About the Book
Genre: Dystopia, Fantasy, YA
I received a copy of this book from the author in exchange for my honest and unbiased review.
When House Selinus attempts to bend the light of days in order to become the supreme power in an apocalyptic future, they confront a goddess who is older than time itself-- and she'll stop at nothing to get the one soul who escaped her deadly grasp: Livvy.
With deceit, war and love swirling in the clouds above a shattered world that was once Livvy's home, she'll be asked to do something a girl with a broken heart never thought possible.
Fight for Windhook. Fight for her world.
Take wing with Livvy, one heartbeat at a time.
Long before Mr. Maggert ever asked if I would be interested in reviewing this book, I knew that I would do it. Why? Because I LOVED the first book in the series. If you want, you can read my review here.
Starting the book, however, I wasn't quite sure that I was the right person to read this book. I felt like I didn't remember enough from Heartborn, and I was worried that I would not be able to do this review justice.
BOY WAS I WRONG.
Although Maggert starts Moonborn without any reminders of the previous book, he writes so that as his audience reads the book, it all comes flashing back. I went from being incredibly confused and frustrated to being in love with all of the characters and in tears when the book ended. For those of you who are new to Maggert's writing, don't read his work if you like feel good stories. This is an author who knows how to reach into your soul and crush you. I know this from firsthand experience. But as I lament that, I must praise Maggert for his skill.
What I Liked
Near the beginning of this book, Maggert introduces a little scum bag named Garrick. I enjoyed hating this man almost as much as I enjoyed hating Umbridge. Grr! I knew that this book was headed for violence and war and I was actually excited to see his little corpse laying still on the battlefield. Enter Danila. With her, comes in my absolute love for this beautifully written man. Maggert definitely demonstrated his mastery of characterization by taking Garrick from being a sniveling pest to a character I want nothing but the best for.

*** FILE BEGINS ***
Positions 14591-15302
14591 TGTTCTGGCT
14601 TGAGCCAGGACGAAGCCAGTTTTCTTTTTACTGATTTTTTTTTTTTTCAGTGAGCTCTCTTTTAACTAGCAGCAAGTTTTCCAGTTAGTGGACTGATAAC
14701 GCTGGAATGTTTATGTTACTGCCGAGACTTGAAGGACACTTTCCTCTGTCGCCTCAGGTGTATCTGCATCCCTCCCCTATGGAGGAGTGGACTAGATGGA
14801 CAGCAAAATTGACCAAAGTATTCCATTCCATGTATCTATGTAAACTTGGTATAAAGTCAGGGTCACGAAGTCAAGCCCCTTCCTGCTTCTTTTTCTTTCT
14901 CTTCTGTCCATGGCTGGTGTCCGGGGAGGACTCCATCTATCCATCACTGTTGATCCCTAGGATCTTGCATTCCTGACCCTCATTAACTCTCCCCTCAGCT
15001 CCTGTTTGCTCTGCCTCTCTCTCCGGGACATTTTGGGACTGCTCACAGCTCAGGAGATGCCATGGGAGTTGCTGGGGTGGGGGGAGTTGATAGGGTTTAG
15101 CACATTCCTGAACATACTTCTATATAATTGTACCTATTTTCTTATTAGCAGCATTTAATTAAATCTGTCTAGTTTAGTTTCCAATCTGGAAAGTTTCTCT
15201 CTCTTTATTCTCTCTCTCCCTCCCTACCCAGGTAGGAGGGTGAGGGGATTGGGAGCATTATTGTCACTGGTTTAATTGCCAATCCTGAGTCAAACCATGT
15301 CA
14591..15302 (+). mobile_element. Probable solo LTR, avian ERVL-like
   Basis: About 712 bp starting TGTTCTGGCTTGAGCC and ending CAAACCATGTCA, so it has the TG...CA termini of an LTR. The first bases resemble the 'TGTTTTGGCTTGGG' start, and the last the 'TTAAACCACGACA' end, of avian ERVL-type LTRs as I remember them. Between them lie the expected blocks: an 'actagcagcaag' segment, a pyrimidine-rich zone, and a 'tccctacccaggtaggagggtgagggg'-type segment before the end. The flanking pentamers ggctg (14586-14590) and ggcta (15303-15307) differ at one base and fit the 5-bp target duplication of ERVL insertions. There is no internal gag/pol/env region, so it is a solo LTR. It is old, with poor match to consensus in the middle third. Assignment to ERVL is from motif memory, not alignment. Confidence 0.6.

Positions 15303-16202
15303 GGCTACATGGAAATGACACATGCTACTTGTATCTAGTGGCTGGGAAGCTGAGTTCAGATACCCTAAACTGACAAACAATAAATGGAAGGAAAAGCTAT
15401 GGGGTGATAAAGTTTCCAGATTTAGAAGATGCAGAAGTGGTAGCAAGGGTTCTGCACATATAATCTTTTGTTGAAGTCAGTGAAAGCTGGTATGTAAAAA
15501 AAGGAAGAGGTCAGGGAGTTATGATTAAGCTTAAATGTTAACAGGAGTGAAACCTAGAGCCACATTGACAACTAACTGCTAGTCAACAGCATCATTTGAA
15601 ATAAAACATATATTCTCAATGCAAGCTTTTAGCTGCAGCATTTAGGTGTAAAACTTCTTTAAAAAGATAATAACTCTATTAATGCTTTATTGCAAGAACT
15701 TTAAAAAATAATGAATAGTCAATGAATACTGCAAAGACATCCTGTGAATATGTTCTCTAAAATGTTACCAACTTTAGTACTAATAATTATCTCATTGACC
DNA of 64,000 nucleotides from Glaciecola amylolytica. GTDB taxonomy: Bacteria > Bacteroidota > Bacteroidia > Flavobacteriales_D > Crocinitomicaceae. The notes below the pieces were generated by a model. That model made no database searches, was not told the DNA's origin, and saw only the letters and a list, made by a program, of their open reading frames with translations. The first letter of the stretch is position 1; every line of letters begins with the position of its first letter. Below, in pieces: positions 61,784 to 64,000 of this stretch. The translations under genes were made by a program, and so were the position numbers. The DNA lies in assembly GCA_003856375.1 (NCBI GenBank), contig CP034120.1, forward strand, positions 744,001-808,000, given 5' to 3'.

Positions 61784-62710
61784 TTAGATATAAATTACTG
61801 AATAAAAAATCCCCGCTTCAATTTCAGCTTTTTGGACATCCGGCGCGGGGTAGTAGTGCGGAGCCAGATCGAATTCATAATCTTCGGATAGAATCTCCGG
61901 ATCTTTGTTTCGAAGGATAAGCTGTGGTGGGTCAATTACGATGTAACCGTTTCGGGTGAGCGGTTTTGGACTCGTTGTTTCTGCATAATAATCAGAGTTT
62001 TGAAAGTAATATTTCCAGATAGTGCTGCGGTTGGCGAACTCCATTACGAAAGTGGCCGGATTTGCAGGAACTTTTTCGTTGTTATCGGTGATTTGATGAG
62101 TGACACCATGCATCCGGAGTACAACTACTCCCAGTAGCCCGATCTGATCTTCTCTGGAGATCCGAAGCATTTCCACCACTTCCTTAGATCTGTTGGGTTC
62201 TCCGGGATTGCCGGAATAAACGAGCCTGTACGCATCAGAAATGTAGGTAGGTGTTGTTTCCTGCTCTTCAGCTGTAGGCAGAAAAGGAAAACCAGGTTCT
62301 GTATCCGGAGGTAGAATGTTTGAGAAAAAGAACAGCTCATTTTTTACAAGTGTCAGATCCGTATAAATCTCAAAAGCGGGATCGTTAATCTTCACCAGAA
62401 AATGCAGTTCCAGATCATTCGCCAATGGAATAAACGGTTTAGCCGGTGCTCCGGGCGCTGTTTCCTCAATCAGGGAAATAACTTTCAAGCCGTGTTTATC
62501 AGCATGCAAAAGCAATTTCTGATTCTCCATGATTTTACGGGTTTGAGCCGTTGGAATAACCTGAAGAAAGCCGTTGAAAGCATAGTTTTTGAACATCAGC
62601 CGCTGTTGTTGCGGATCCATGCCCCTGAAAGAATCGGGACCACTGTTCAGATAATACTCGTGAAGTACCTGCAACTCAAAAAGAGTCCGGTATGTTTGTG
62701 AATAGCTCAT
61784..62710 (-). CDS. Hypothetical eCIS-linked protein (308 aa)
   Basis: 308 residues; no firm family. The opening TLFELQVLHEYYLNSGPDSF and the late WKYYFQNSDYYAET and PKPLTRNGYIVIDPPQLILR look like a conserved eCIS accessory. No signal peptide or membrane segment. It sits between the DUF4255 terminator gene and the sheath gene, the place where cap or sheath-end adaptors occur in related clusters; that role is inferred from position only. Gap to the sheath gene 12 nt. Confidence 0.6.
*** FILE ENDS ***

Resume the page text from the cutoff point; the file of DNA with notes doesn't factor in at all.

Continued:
Maggert shows this skill once again with the characters of Marti and Brigha. Not that I like them any more now, but he makes them pay for their flaws in a way that they respect and, especially in Brigha's case, are grateful for.
Lastly, Maggert's style is exquisite. The man uses so many adjectives that I was drooling each time he described a food and I could see every scene and feel every blow in the battle. If Maggert's goal was to give his audience a breathtaking experience, allow me to be one of the first to congratulate him on his success.
What I Didn't Like
I felt like Maggert had so much going on in this book that he couldn't keep his own story straight at times. There are two places in particular that I truly had, and still have, no idea if I'm confused or am simply not remembering the story correctly. I think these confusing points take away from an otherwise poignant plot.
Even though I was able to play catch-up, I think Maggert might have a hard time keeping readers interested by keeping them confused. Many readers spend so much time with their head in a book that plots can often get jumbled up. We're not dumb, but he does need to give a helping hand.
This last point is more of me grumbling about the unfairness of Maggert using a character to rip my heart out than anything he actually did "wrong." There is a VERY important character that I fell in love with in Heartborn and was given a teaser of the possibility of him returning in Moonborn. Just a teaser, no reality. As I read, I keep a notebook filled with my notes, so that I can more easily put my review together. When I came to this point in the book, I simply wrote "Bad author! Bad!" Not that Maggert could hear me or anything, but I guess I liked the illusion that my heart wouldn't be as broken if I at least pretended I got to scold the mean author man.